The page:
By creating a cognitive computing system that could play Jeopardy, IBM charmed the world with Watson, the system that beat two top champions of the quiz show. Since that famous game in February, 2011, IBM has engaged Watson on more practical pursuits, including solutions for the healthcare and finance industries.
But we’re also using Watson to solve our own problems. In an organization as large as IBM, one of the biggest challenges is knowledge sharing. In IBM, it is generally true that for any technology question, there is at least one person in the company with the correct answer. But finding that person is too often impossible.
Over the years, there have been several solutions to this knowledge sharing problem. The proliferation of wikis and online communities is the most current attempt to provide a repository of knowledge and expertise. While these tools are immensely helpful and go a very long way toward solving the knowledge sharing problem, users still struggle to navigate this vast data source. Successful navigation requires some prior knowledge of who the experts are, and their ontology, or how they logically structure and organize their information.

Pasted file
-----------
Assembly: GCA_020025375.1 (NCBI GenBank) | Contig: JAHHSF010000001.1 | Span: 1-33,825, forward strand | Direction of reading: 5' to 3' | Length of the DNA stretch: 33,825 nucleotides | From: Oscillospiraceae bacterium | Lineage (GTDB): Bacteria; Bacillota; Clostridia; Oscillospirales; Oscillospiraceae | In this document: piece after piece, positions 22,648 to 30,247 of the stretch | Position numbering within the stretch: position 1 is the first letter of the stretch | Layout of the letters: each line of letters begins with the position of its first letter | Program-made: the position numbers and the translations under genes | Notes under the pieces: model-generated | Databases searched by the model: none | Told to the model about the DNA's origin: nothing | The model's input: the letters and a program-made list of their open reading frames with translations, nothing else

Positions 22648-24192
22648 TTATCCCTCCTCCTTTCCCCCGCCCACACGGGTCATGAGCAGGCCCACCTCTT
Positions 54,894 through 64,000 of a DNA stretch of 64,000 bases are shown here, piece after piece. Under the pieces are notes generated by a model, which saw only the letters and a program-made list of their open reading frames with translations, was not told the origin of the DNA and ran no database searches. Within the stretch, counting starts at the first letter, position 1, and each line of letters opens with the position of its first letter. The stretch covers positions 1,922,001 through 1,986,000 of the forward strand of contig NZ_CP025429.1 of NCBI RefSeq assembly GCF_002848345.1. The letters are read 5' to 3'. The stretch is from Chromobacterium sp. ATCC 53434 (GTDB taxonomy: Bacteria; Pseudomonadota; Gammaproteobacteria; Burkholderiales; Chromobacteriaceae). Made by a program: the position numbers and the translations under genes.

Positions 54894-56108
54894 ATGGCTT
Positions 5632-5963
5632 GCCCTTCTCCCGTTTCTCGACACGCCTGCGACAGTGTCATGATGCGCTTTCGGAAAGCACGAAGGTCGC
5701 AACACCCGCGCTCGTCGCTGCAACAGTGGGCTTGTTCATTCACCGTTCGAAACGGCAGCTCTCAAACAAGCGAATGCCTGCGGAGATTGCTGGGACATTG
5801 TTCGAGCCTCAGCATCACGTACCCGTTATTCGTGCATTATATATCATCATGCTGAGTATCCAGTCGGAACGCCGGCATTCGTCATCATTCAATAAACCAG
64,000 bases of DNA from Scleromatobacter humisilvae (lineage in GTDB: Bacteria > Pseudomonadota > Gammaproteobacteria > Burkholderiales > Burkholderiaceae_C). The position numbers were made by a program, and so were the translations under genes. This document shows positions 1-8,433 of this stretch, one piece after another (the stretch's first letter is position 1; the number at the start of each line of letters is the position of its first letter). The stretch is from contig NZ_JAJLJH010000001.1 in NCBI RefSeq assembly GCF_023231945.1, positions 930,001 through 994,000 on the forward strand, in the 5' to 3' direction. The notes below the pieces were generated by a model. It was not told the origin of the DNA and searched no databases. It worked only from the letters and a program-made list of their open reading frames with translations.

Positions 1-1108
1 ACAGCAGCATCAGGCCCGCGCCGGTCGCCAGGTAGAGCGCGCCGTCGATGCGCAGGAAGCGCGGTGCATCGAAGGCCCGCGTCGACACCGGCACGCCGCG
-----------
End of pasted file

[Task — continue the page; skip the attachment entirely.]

So we know we have experts, data, and answers to just about every question. But we can’t find a tool to help us sift through that vast store of information.
Watson excels as culling through pedabytes of information and deriving meaning from disparate sources. Watson can associate people with areas of expertise, and can place information in a historical context. Watson, therefore, is the ideal cognitive system for IBM’ers trying to solve problems for clients.
But Watson requires care and feeding to get to that seemingly magical state of expertise. The data store is built by submitting thousands of questions and providing links to the correct answers. It also helps to give Watson a data corpus for a subject area, even something as broad as cloud computing.
Imagine, if you will, that you had the opportunity to submit questions and answers for Watson about cloud computing, What questions would you want Watson to be able to answer? There are obvious questions, like “What is cloud computing?” and there are thousands of questions related to the technical depths below the umbrella phrase of “cloud computing.” But what about less obvious questions? For example, is there agreement on who first coined the term “cloud computing?”
In the next few weeks, I’ll be contributing to the database of cloud computing questions for Watson. If you have questions you think I should include, feel free to post them here.